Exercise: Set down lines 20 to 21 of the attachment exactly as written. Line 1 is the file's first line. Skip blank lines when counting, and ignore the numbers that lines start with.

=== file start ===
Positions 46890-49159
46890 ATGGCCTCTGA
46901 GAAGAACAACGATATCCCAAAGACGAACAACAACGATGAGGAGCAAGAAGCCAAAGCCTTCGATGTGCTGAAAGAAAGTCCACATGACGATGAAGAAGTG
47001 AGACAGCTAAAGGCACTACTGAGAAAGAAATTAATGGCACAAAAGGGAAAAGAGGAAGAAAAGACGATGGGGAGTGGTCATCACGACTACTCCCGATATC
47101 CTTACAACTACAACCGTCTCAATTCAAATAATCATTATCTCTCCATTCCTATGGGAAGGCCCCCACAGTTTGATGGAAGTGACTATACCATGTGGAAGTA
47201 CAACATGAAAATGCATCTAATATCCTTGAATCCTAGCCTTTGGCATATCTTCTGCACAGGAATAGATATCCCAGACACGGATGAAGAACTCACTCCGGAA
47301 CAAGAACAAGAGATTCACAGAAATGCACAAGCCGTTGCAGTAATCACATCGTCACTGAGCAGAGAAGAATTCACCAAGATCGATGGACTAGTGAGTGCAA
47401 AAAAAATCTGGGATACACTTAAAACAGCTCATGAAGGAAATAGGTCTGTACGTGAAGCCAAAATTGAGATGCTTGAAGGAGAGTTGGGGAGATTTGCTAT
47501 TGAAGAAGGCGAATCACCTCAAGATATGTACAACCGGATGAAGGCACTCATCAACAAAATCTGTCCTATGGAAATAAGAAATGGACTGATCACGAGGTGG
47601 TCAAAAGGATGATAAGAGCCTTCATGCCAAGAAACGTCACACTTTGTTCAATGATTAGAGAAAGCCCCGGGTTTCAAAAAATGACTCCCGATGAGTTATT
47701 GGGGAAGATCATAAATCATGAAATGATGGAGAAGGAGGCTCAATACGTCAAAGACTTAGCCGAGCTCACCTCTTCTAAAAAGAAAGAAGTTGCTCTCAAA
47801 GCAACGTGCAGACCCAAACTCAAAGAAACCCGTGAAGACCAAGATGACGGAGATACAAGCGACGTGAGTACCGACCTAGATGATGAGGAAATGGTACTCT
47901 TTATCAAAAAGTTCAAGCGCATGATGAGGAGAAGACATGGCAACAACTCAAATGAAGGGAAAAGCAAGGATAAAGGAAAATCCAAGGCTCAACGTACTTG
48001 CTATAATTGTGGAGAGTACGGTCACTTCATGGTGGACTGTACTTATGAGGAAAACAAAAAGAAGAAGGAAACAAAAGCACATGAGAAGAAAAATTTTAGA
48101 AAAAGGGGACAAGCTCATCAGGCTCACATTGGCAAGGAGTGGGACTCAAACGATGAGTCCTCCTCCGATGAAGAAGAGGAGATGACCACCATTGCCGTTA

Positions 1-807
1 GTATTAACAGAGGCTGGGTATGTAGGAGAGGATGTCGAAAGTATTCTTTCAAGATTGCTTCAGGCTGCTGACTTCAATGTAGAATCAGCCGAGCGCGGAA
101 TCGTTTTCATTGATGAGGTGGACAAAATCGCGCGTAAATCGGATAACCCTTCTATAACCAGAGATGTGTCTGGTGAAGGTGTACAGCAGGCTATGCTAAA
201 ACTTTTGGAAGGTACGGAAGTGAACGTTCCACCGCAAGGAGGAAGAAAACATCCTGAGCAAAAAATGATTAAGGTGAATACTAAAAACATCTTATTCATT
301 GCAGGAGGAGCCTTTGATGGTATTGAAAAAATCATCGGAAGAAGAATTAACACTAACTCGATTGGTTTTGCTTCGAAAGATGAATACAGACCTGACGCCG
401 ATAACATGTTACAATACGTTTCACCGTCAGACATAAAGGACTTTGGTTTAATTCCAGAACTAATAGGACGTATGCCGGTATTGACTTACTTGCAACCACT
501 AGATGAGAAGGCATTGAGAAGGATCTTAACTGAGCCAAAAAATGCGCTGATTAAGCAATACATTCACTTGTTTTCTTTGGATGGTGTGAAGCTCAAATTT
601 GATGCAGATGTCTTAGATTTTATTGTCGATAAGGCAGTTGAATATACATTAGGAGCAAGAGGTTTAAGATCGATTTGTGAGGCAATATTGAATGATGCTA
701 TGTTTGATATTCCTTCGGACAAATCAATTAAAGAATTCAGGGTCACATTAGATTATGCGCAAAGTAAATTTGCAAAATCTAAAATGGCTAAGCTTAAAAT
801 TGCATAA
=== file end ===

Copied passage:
301 GCAGGAGGAGCCTTTGATGGTATTGAAAAAATCATCGGAAGAAGAATTAACACTAACTCGATTGGTTTTGCTTCGAAAGATGAATACAGACCTGACGCCG
401 ATAACATGTTACAATACGTTTCACCGTCAGACATAAAGGACTTTGGTTTAATTCCAGAACTAATAGGACGTATGCCGGTATTGACTTACTTGCAACCACT